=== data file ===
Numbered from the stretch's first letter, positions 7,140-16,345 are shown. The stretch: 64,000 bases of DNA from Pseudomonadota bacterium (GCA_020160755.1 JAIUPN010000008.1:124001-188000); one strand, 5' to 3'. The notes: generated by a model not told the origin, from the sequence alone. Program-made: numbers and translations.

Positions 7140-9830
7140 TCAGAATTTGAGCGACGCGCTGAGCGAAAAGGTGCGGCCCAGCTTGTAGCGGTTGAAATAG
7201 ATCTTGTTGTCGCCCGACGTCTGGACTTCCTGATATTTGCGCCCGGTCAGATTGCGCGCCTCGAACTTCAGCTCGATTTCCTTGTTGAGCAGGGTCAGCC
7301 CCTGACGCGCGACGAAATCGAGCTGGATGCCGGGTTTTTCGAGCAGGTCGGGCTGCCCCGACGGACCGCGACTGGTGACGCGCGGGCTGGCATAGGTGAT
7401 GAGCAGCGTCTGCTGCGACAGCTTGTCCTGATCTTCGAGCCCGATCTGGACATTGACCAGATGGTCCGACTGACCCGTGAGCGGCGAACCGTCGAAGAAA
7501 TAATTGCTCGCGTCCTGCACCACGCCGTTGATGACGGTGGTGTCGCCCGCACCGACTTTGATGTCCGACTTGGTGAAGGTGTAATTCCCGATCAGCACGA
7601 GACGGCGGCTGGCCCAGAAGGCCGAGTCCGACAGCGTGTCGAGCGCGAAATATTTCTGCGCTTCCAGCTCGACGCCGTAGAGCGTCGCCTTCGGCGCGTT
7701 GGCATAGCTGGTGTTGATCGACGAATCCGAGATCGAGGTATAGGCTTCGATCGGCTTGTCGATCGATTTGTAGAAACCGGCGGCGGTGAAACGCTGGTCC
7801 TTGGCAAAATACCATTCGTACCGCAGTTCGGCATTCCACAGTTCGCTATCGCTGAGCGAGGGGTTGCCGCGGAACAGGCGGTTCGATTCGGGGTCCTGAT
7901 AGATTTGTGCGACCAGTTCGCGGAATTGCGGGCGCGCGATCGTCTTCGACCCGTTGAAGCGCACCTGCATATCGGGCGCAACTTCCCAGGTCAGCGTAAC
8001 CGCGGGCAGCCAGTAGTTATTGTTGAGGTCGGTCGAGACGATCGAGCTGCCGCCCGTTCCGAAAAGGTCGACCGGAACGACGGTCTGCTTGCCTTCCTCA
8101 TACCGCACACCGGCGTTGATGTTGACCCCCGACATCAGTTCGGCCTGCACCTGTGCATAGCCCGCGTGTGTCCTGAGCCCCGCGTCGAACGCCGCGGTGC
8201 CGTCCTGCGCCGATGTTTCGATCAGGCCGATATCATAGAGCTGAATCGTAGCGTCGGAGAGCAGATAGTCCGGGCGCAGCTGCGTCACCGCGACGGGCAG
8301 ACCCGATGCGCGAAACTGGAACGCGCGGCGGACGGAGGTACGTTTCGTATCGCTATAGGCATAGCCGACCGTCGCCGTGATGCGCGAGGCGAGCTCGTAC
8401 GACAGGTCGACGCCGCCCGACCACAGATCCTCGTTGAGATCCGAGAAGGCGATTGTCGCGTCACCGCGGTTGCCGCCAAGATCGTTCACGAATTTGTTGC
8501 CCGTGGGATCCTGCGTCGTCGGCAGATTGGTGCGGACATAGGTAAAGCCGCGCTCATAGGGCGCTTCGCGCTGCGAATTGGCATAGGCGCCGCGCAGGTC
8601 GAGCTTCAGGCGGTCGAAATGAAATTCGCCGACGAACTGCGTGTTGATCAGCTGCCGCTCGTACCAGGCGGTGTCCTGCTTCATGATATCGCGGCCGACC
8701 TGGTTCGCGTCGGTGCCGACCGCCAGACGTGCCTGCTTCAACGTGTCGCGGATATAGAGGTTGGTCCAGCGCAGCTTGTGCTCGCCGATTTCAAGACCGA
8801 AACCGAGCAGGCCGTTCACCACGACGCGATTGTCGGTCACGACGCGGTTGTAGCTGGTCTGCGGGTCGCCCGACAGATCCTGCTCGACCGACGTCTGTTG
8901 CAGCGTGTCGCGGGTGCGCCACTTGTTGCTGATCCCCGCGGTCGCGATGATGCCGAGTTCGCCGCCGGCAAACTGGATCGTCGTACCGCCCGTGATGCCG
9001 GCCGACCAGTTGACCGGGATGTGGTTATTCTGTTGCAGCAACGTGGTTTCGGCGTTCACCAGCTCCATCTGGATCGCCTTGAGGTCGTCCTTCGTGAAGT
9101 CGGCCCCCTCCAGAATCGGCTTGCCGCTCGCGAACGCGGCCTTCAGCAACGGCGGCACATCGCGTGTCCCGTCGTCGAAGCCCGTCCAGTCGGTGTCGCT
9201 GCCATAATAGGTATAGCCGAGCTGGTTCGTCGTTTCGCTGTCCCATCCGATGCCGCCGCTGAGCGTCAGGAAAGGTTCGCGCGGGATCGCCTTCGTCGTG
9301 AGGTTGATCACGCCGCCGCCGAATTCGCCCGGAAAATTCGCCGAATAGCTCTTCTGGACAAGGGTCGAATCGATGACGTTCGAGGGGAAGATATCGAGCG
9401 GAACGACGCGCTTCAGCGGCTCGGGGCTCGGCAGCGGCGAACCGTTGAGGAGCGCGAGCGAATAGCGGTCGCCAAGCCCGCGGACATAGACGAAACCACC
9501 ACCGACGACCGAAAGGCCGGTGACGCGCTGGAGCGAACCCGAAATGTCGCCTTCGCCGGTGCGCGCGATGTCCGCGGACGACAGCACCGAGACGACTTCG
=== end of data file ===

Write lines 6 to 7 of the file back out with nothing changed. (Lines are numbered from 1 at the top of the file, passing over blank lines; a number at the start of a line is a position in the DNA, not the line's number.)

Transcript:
7401 GAGCAGCGTCTGCTGCGACAGCTTGTCCTGATCTTCGAGCCCGATCTGGACATTGACCAGATGGTCCGACTGACCCGTGAGCGGCGAACCGTCGAAGAAA
7501 TAATTGCTCGCGTCCTGCACCACGCCGTTGATGACGGTGGTGTCGCCCGCACCGACTTTGATGTCCGACTTGGTGAAGGTGTAATTCCCGATCAGCACGA